These compelling reasons prove natural breastmilk outperforms baby formula.
1. They have fewer allergies
Breastmilk lowers the chance of babies developing allergies because it contains secretory IgA. This antibody helps form a protective layer in the baby’s digestive tract. The protein prevents allergic reactions caused by undigested food in the intestines. Non-breast-fed babies have a higher risk of developing allergies since formulas don’t contain IgA.
2. They may have a higher IQ
Research shows that breastfeeding babies might boost their IQ because it increases white matter in their brains. In fact, one study found that children breastfed for the first six months scored 7.5 points higher on verbal tests. The results come from the largest randomized trial ever conducted on breastfeeding, proving that it can improve cognition significantly.
3. Breastfed babies have less likelihood of becoming obese
According to the American Journal of Epidemiology, breastfed babies have a lower risk of becoming obese in adolescence or adulthood. Studies have shown that the longer a mom breastfeeds, the less chance her child will become overweight. Infant formulas usually have a much higher sugar content than breastmilk, which could explain the obesity risk.
4. They have a lower risk of developing Sudden Infant Death Syndrome (SIDS)
SIDS occurs when a baby suddenly stops breathing while they’re asleep. This can occur for a few reasons, such as the baby having a brain defect or respiratory infection. However, studies have found that breastfed babies have a reduced risk of developing SIDS. Research shows that even two months of breastfeeding reduces SIDS risk by almost 50%.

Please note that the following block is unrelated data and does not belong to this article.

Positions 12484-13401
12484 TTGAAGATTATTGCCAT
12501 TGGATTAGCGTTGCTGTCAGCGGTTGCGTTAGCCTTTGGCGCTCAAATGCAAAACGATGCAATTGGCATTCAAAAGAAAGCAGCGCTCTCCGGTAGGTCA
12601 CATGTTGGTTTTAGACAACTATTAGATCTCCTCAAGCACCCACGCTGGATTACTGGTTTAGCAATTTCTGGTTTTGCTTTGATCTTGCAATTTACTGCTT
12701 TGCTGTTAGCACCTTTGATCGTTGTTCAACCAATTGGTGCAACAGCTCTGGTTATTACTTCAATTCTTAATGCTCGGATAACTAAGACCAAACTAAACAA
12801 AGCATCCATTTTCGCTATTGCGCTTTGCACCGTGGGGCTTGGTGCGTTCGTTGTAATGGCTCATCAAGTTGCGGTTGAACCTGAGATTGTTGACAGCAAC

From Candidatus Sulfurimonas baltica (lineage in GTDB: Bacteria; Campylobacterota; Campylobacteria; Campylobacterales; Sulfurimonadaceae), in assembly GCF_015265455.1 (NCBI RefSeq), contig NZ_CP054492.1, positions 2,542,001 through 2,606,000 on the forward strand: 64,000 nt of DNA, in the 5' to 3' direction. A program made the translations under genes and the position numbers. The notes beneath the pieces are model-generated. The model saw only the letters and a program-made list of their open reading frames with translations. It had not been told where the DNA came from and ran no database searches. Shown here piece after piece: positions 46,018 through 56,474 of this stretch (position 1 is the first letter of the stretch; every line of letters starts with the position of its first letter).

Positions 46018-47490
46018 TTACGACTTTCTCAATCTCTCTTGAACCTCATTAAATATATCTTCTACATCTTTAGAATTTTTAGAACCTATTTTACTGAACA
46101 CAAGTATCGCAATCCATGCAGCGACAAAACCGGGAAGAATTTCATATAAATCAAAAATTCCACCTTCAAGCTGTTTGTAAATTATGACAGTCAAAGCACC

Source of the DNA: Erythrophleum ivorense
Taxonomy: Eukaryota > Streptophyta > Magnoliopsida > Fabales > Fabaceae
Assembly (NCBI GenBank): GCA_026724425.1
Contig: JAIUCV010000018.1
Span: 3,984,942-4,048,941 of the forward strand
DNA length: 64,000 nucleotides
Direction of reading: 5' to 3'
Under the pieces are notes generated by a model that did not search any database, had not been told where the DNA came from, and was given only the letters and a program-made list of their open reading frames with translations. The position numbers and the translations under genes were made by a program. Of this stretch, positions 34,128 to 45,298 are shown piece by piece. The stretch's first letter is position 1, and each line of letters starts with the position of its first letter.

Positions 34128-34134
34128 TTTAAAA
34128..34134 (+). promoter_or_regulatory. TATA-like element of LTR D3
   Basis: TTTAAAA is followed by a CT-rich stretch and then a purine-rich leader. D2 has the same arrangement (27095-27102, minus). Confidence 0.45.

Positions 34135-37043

5. Breastmilk contains many important nutrients
Finally, breastmilk contains natural nutrition that just can’t be mimicked by formula. While synthetic milk is similar nutritionally, it’s missing key components such as immunity-boosting antibodies. A mother’s milk can adapt quickly to cater to the baby’s needs. For example, if they’re sick, you’ll have extra antibodies in your breastmilk to help your baby fight the infection. Breastmilk is also easier to digest for infants than formula.
It’s clear that breastfeeding offers many benefits to both mom and baby. Not only does it help a child bond with their mother, but it also protects the baby from infection. Breast-fed babies also have more robust immune systems and even score higher on cognitive tests later in life. While some mothers prefer formula for their babies, even two months of breastfeeding can make a huge difference.
Not to mention, a commercial formula can never replace a mother’s milk since it’s missing vital antibodies from the mom. Many studies have shown that breastfed babies have better health across the board. Plus, infant formula can get quite expensive for a new mom, and breastmilk is totally free. Of course, it’s a personal choice whether someone should breastfeed or not, and some women can’t wait for medical reasons. Always consult your doctor or gynecologist if you have questions about breastfeeding.